LAS VEGAS, Nev. (FOX5) – State and local leaders converged in Las Vegas to address the housing crisis and shortage affecting hundreds of thousands of Nevadans, brainstorming solutions ahead of the 2023 Legislative Session.
The forums were held behind closed doors in Reno and Las Vegas, organized by the Nevada Housing Coalition. The website tracks the housing shortage, reporting that the state lacks 84,320 units for Nevadans in extreme poverty. The crisis is growing for working class families, who are seeing rents and housing prices increasingly out of reach.
“People are ready to have housing that looks different than it does today, which today of course, it’s unaffordable for too many Nevadans,” said Christine Hess of the Nevada Housing Coalition.
Leaders are aware of the lengths Nevadans are going, to live in the Silver State: stories range from multigenerational housing, working full and part-time jobs, seniors seeking financial aid, to people moving from the state.
“We don’t want that to happen. We want our citizens to remain here,” said Assemblywoman Clara Thomas of District 17 in the Northwest Valley.
“What do we need to do to build out our affordable housing stock, and make it so everyday workers like teachers and nurses and police officers, and everybody else who’s living in our community, can do so at a high quality? How can we make it affordable for them to live here?” said Councilman Brian Knudsen of Las Vegas.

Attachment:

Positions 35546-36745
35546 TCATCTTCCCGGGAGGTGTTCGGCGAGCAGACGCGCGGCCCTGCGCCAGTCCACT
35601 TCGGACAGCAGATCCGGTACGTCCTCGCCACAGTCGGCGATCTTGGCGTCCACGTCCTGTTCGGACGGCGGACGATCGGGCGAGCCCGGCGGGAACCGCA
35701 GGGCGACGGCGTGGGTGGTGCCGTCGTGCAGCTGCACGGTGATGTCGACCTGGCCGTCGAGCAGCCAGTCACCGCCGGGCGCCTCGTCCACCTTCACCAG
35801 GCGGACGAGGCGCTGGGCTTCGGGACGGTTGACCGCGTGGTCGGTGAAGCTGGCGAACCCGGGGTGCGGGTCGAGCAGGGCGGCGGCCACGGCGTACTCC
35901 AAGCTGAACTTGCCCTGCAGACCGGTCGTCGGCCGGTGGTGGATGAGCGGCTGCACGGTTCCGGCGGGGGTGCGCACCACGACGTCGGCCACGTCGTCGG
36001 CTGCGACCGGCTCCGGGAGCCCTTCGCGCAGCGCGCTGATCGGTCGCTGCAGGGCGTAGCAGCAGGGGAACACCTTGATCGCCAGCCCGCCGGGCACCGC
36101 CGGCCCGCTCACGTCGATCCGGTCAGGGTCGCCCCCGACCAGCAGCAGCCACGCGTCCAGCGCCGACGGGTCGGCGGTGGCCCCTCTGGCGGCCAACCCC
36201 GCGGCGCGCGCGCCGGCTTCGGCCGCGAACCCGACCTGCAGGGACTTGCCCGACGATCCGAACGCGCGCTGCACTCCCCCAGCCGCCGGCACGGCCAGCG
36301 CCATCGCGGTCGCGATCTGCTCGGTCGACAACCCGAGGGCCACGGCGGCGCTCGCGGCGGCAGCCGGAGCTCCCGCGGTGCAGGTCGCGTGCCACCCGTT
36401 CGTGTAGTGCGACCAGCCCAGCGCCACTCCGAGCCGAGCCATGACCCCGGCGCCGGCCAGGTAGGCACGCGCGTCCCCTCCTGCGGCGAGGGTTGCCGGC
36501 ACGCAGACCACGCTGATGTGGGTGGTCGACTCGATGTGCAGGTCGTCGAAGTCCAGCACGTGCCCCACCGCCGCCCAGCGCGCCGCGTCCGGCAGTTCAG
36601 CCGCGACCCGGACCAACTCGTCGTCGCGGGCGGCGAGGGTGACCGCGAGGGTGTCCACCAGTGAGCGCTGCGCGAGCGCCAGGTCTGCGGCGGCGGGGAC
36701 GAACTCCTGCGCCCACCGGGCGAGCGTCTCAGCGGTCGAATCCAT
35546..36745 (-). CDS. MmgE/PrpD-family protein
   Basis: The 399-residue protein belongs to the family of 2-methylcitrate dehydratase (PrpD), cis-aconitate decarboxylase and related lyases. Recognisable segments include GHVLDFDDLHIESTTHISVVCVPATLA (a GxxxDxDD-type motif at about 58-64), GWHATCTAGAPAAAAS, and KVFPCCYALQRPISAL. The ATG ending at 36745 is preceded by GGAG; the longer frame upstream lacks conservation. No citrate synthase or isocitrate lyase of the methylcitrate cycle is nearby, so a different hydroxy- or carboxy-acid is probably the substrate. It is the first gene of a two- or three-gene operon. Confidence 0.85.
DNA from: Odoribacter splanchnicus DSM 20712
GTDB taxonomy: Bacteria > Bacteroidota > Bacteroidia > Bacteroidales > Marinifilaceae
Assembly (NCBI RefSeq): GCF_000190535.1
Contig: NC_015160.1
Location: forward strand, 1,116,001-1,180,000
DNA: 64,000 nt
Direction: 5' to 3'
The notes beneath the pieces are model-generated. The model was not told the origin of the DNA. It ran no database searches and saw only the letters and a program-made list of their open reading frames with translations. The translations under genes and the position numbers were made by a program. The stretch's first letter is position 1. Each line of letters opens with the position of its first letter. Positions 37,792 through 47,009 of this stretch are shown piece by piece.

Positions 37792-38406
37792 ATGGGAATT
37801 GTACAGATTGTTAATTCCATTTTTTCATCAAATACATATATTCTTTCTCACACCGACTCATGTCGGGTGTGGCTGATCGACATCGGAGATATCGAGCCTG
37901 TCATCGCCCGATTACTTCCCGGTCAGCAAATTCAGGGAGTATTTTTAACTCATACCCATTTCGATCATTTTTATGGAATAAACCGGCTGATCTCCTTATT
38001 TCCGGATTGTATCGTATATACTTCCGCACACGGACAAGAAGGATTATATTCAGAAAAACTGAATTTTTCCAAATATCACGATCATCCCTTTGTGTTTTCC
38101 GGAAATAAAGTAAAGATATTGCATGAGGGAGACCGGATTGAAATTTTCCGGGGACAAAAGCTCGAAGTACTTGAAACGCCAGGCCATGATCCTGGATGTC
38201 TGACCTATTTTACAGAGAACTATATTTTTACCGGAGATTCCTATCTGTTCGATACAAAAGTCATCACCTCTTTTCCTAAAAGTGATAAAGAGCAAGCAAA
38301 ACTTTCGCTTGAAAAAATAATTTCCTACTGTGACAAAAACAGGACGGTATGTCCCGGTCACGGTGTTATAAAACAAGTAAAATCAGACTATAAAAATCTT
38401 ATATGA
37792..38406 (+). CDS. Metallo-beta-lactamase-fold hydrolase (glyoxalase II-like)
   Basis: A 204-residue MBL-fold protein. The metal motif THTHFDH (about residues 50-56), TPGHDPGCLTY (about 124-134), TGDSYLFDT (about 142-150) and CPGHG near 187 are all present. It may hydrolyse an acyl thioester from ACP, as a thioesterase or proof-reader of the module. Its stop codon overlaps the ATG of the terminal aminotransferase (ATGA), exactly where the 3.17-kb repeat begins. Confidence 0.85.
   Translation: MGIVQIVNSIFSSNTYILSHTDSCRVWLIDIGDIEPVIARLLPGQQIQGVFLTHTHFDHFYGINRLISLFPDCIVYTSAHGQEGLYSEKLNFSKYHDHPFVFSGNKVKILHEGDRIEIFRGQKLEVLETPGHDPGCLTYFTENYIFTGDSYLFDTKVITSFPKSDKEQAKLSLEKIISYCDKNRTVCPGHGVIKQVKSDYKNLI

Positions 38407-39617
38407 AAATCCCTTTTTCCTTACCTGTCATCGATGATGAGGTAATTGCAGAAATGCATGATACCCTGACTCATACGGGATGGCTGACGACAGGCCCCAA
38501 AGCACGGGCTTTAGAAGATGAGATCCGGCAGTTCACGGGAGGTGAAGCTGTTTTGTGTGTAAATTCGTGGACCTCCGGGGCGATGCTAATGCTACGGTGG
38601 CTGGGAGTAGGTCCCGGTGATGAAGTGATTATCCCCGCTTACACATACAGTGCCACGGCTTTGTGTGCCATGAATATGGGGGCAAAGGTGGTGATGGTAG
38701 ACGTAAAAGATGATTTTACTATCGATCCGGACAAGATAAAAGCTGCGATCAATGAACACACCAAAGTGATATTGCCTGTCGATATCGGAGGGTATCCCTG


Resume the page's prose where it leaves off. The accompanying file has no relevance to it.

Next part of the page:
Stakeholders met with property owners and developers to discuss potential options, such as two-to-three year leases, especially for seniors and families looking for stable housing.
Nevada leaders are discussing ways to remove barriers for rental applicants with challenged credit, such as a form of “lease insurance”; leaders in Oregon are already investigating how potential models could work.
Leaders such as Knudsen also hope to address a growing crisis among the homeless population and find them permanent housing.
“There’s a growing number of encampments, of people who have not been housed, who are living on our streets. And it’s unacceptable as a community that we allow that to happen. We have gotten to build more units, more affordable units,” Knudsen said.
“For some though, it may include housing that includes support services. It could be a senior, it could be a veteran, it could be someone with some substance abuse challenges. It could be criminal justice history. For some, permanent, supportive housing is temporary. For some, supportive housing is permanent. And the only solution that may work for them, they’re always going to depend on that combination of housing and services. But it’s a very niche space that we really don’t do well here in Nevada, and have an opportunity to really change how we’re strategically addressing it,” Hess said.
The Nevada Housing Coalition will prepare a comprehensive report addressing issues and proposed solutions across the state.
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